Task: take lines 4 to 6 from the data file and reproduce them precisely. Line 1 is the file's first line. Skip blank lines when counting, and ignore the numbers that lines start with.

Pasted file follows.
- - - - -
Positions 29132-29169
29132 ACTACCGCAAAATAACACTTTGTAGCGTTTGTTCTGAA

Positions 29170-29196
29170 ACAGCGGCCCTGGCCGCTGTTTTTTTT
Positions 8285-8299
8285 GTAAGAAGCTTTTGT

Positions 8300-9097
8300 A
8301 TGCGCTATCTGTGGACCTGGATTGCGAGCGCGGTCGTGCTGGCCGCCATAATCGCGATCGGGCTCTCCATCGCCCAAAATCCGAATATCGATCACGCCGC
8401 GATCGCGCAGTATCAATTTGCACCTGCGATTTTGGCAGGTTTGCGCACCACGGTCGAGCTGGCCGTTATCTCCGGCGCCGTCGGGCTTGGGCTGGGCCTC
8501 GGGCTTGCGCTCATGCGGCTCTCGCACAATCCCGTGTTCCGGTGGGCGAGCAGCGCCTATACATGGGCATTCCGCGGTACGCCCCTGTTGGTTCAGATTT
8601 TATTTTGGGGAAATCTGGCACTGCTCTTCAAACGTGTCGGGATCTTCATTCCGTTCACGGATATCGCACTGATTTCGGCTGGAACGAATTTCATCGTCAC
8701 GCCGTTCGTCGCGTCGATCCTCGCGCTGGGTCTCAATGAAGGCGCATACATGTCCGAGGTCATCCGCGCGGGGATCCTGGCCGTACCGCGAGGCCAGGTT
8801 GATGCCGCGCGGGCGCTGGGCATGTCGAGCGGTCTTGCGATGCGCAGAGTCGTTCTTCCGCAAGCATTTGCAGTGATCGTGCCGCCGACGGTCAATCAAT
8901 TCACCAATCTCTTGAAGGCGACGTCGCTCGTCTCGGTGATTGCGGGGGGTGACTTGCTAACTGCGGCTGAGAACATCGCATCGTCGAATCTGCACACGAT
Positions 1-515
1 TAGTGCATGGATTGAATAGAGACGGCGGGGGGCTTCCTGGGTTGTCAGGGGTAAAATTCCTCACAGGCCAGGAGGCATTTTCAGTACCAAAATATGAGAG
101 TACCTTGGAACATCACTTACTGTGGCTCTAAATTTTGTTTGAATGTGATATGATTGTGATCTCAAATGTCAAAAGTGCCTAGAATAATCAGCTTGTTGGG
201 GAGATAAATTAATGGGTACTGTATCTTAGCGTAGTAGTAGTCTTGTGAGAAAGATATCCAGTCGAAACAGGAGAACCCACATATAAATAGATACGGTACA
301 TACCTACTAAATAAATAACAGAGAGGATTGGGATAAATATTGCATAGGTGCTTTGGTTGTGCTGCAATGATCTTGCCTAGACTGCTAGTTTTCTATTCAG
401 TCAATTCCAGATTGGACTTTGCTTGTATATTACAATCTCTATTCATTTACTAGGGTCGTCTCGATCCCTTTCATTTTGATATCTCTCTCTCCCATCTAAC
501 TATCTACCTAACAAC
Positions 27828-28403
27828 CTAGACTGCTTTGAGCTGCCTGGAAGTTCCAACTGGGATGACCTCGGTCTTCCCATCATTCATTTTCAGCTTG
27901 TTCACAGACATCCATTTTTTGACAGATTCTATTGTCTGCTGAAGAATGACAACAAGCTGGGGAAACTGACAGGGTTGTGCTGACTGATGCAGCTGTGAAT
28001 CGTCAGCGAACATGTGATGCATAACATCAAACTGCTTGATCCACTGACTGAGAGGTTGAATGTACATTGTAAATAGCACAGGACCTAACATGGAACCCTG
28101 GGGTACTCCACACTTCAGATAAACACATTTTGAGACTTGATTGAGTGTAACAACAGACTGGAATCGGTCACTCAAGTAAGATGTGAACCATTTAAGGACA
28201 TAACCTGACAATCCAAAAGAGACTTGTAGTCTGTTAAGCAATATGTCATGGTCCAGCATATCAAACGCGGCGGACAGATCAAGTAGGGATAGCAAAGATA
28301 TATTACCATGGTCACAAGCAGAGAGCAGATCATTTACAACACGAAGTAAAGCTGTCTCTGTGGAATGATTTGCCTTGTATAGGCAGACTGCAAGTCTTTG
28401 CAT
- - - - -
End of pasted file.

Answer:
29170 ACAGCGGCCCTGGCCGCTGTTTTTTTT
Positions 8285-8299
8285 GTAAGAAGCTTTTGT